• CMS Detroit: 3408 Woodward Ave., Detroit, MI 48201

    Description:

    The MSU College of Music is actively engaged in bringing music education to communities in Greater Lansing and Detroit/Southeast Michigan, reaching thousands of children and adults each year. 

     

    Community Music School (CMS) East Lansing: For more than twenty years, CMS–East Lansing enrolls an average of approximately 3,000 students annually. Classes offered in collaboration with the College of Music included piano pedagogy, early childhood music education, teaching instrumental music, and string methods. A partnership with the Residential College in the Arts and Humanities included CMS-taught folk music classes for members of the MSU community and local residents.

     

    Community Music School (CMS) Detroit: CMS-Detroit, in its 3rd year of operation, enrolled 462 students. The new center represents the College of Music’s commitment to Southeast Michigan and is an extension of the popular CMS–East Lansing. The new Detroit facility offers jazz for youth, band and orchestra for adults of all ages, the Aspiring Musicians Program for youth in grades 5-8, summer camps, adult group lessons, early childhood music education for children from birth through age 5, and music therapy clinical services.

     

  • Oyer Lecture on Communicative Sciences and Disorders: Vocology in the 21st Century (February 2018)

    Dates:

    Friday, February 23, 2018.  1:30 pm - 3:30 pm

    Location:

    Communication Arts and Sciences Building, Room 148, 404 Wilson Rd, East Lansing, MI, 48824

    Description:

    The 2018 Oyer Lecturer is Dr. Ingo Titze. Dr. Titze is an internationally known vocal scientist who will be visiting MSU to talk about vocology and it's applications in today's world.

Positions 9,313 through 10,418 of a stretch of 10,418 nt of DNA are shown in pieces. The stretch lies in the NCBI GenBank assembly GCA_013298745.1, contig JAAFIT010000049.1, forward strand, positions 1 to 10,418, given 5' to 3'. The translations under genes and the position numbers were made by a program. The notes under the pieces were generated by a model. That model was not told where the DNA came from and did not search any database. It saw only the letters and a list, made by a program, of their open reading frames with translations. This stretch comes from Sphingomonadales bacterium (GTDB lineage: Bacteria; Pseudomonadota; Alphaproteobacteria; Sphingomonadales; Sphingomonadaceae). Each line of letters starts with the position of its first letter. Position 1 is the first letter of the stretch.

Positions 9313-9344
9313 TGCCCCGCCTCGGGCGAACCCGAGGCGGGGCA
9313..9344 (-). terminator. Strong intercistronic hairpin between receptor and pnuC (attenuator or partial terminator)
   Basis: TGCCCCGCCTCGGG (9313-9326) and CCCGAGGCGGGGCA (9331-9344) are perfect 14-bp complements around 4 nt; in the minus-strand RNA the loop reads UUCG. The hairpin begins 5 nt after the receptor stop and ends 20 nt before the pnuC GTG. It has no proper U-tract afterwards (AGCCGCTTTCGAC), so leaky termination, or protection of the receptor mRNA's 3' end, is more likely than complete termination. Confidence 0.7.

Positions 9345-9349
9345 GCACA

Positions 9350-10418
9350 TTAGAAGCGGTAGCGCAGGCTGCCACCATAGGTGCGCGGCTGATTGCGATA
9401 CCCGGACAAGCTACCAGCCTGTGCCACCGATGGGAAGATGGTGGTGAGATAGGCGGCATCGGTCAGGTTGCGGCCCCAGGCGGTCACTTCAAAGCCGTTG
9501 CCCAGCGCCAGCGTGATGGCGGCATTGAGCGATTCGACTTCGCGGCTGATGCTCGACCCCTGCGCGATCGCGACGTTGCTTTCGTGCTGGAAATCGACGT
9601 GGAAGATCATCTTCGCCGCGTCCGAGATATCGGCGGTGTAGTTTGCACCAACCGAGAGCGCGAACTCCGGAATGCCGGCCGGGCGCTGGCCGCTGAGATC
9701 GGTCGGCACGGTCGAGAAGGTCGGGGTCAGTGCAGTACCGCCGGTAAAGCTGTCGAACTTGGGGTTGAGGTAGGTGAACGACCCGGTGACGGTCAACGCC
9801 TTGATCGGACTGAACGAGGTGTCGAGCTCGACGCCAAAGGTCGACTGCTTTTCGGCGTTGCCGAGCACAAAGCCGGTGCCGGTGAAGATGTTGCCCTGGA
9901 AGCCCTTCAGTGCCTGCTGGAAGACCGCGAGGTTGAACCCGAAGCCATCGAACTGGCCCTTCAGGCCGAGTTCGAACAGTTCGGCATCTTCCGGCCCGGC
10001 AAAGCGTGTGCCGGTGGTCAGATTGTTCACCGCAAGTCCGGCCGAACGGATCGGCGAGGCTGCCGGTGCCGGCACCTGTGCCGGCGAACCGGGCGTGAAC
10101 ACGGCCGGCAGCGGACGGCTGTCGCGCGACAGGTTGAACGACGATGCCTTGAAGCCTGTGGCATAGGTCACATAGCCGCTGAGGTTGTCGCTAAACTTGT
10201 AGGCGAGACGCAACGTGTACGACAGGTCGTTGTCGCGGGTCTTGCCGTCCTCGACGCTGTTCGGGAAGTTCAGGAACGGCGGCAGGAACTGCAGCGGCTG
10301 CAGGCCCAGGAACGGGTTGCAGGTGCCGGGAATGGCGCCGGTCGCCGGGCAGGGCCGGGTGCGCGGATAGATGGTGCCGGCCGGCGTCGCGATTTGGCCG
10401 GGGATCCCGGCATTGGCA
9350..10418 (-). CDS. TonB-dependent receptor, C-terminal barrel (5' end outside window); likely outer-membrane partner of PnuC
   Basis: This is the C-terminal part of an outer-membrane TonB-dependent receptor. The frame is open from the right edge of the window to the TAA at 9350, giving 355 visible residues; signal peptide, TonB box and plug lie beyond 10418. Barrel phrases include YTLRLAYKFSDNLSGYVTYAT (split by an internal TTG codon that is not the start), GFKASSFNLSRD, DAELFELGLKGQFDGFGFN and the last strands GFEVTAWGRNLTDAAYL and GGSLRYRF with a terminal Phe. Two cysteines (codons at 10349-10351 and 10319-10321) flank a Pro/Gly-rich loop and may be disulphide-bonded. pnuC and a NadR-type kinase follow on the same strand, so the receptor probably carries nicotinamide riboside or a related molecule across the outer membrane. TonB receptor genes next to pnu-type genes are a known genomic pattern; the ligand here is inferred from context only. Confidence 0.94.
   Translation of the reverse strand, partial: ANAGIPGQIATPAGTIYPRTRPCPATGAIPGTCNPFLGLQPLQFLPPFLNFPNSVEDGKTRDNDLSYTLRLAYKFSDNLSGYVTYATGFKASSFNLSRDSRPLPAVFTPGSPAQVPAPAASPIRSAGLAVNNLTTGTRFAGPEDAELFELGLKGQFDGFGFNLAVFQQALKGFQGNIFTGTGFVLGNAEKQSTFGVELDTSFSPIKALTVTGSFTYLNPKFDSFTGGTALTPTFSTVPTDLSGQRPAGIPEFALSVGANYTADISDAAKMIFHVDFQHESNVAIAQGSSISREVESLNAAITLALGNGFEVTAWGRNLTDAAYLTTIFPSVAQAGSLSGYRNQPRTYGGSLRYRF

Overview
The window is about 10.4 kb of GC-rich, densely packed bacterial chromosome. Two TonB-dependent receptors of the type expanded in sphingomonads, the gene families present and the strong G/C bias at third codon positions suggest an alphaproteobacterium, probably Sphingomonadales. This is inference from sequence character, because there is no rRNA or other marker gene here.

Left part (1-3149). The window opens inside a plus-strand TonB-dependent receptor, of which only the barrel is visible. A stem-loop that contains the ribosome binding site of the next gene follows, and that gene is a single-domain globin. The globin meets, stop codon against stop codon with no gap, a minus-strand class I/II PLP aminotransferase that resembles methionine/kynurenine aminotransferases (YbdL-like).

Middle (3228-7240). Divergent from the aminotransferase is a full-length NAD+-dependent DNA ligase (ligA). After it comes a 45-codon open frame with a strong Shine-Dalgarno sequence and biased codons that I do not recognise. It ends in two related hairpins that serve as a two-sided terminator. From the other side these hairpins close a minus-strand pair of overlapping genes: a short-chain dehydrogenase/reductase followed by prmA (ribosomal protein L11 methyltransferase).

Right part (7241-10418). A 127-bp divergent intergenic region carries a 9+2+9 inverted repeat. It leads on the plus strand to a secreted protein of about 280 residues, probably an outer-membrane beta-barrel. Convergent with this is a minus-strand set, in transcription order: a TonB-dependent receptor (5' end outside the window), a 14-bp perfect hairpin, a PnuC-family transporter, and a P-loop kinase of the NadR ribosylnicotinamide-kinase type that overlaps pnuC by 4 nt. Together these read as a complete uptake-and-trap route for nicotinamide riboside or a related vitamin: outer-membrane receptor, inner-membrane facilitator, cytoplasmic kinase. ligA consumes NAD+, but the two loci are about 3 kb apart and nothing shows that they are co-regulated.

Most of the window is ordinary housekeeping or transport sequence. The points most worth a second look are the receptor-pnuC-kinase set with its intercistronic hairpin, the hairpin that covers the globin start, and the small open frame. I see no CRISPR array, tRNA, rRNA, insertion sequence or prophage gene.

• Pediatric Subspecialty Rounds Conference Series

    Dates:

    Thursday mornings at 9:15 a.m. Please see the website below for upcoming events.

     

    Location:

    Sparrow Regional Neonatal ICU Conference Room (5th Floor), 1200 E. Michigan Ave, Lansing, MI, 48912.

    Description:

    Pediatric Subspecialty Conferences are a weekly case conference series designed for pediatricians, pediatric subspecialists, trainees, and others who are interested in the health care of children. The goal is to provide continuing education in a case presentation format to enhance the care we provide to children with complex medical problems and clinical presentations. It takes place on Thursday mornings at 9:15 a.m. in the Sparrow Regional Neonatal ICU Conference Room (5th floor). This conference series has a rotating schedule with Journal Club, which reviews current research pertinent to the care of our pediatric patients, and cases from the Pediatric Ward, the Pediatric ICU, the Neonatal ICU, and our Pediatric Subspecialty Clinics.

  • Pediatric Update (February 2018)

    Dates:

    February 24, 2018

    Location:

    Crowne Plaza, Lansing West: Lansing, MI

    Description: